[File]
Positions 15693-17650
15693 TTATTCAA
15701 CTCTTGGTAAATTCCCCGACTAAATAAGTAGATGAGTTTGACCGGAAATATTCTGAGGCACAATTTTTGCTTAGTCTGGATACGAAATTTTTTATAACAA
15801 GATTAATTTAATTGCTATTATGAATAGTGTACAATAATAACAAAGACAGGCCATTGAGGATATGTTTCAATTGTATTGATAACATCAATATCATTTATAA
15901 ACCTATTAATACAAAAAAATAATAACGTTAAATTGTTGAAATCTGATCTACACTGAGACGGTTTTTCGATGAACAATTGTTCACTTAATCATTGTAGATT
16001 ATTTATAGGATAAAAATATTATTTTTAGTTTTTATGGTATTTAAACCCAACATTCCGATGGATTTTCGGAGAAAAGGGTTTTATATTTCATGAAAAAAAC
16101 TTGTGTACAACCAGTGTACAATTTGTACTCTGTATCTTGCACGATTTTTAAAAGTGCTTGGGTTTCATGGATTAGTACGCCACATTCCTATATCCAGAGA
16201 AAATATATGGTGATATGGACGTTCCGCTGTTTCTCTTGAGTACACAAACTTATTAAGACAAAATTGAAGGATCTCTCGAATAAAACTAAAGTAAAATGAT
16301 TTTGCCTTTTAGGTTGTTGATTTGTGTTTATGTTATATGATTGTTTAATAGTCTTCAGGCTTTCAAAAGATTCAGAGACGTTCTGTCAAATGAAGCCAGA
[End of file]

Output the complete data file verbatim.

Positions 15693-17650
15693 TTATTCAA
15701 CTCTTGGTAAATTCCCCGACTAAATAAGTAGATGAGTTTGACCGGAAATATTCTGAGGCACAATTTTTGCTTAGTCTGGATACGAAATTTTTTATAACAA
15801 GATTAATTTAATTGCTATTATGAATAGTGTACAATAATAACAAAGACAGGCCATTGAGGATATGTTTCAATTGTATTGATAACATCAATATCATTTATAA
15901 ACCTATTAATACAAAAAAATAATAACGTTAAATTGTTGAAATCTGATCTACACTGAGACGGTTTTTCGATGAACAATTGTTCACTTAATCATTGTAGATT
16001 ATTTATAGGATAAAAATATTATTTTTAGTTTTTATGGTATTTAAACCCAACATTCCGATGGATTTTCGGAGAAAAGGGTTTTATATTTCATGAAAAAAAC
16101 TTGTGTACAACCAGTGTACAATTTGTACTCTGTATCTTGCACGATTTTTAAAAGTGCTTGGGTTTCATGGATTAGTACGCCACATTCCTATATCCAGAGA
16201 AAATATATGGTGATATGGACGTTCCGCTGTTTCTCTTGAGTACACAAACTTATTAAGACAAAATTGAAGGATCTCTCGAATAAAACTAAAGTAAAATGAT
16301 TTTGCCTTTTAGGTTGTTGATTTGTGTTTATGTTATATGATTGTTTAATAGTCTTCAGGCTTTCAAAAGATTCAGAGACGTTCTGTCAAATGAAGCCAGA